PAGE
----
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I'm being held for a bail hearing. How will the court decide if I can be released?
At a bail hearing, a judge or justice of the peace will decide if you should be held in custody or released. If you’re granted bail, you will likely have to follow conditions given to you by the court.
A bail hearing is not a trial. The judge or justice of the peace doesn’t decide whether you're guilty or innocent. Instead, the judge or justice of the peace considers the risk of letting you go back into the community while your case is being considered by the courts.
Grounds of detention
The risks of letting you out on bail are referred to as grounds of detention or reasons why you should not be let out on bail.
The Crown considers 3 grounds of detention:
- Primary – You may not come to court when required.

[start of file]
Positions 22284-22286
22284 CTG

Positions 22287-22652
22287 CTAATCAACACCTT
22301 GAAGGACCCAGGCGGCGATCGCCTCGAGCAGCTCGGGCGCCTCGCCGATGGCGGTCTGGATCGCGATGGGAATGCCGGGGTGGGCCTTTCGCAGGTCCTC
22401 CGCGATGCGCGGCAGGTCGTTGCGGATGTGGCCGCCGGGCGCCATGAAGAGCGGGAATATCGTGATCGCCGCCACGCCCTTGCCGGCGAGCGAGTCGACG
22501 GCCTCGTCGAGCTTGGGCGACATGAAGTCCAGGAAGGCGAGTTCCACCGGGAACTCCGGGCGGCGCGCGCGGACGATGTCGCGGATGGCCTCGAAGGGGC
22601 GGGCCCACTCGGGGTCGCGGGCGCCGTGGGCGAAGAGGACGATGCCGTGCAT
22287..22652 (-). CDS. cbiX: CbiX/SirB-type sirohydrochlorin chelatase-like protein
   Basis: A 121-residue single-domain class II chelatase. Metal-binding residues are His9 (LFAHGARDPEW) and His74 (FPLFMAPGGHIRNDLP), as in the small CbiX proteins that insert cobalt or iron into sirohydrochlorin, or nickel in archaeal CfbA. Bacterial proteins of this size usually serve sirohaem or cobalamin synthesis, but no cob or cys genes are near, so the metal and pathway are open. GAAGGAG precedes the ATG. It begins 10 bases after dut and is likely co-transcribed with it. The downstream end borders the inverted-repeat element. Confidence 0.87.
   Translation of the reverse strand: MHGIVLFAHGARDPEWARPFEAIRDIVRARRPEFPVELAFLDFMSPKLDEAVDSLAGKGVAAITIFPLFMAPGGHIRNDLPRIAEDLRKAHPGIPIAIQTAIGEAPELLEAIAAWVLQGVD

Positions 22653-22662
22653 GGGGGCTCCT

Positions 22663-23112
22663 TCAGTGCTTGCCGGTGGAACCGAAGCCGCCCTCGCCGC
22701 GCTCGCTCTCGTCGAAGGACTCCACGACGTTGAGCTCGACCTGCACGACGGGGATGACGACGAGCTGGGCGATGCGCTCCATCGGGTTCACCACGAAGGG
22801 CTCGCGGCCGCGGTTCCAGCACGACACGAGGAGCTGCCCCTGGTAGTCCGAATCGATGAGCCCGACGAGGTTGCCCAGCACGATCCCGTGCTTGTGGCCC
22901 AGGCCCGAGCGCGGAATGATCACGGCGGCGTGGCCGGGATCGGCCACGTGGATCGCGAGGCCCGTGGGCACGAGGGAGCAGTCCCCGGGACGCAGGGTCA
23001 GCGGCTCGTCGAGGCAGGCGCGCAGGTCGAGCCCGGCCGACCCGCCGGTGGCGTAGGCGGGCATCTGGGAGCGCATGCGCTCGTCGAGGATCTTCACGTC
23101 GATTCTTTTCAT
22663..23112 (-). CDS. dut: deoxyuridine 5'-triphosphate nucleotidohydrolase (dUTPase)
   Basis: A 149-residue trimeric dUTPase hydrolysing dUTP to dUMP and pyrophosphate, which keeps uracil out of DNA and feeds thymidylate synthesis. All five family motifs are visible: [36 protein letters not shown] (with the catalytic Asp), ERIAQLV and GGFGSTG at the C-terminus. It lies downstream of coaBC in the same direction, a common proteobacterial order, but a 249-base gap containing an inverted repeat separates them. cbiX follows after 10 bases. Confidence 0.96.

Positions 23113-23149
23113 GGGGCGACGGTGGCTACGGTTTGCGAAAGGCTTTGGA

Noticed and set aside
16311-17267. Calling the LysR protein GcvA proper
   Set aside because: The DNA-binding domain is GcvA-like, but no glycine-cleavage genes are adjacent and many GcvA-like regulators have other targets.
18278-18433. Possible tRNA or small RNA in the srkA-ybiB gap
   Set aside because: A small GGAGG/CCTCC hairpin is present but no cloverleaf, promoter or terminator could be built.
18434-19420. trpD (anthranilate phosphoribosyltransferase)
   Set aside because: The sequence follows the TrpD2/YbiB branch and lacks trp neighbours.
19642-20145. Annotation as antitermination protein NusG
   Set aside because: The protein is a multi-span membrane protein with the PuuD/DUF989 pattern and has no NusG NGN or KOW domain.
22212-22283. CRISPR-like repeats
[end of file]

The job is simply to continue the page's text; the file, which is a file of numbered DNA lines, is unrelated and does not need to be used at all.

- Secondary – You may commit another crime, or the public may not be safe while you're out on bail.
- Tertiary – Because of the circumstances of your offence, the public might feel that the justice system is not working if you’re let out of custody.
There are several types of releases that the court can order. Each type involves specific levels of supervision and conditions.
Bail court uses an approach called the ladder principle to decide the level of supervision you should have, if you’re released. The ladder principle helps ensure that your freedom is only restricted as much as it must be to satisfy the concerns of the court.
If your lawyer hasn’t recommended a surety and the court decides that one is necessary, the court can “set” your bail to include a surety. This means that the court has decided you can be released if you find a suitable surety. You will not be released from custody until you have “met” your bail, by presenting a suitable surety to the court.
Having a surety can help you address the risks that:
- you may not go to court when required
- you may commit another offence, or the public may not be safe with you out on bail
If you don't have anyone who can be a surety, you may be released: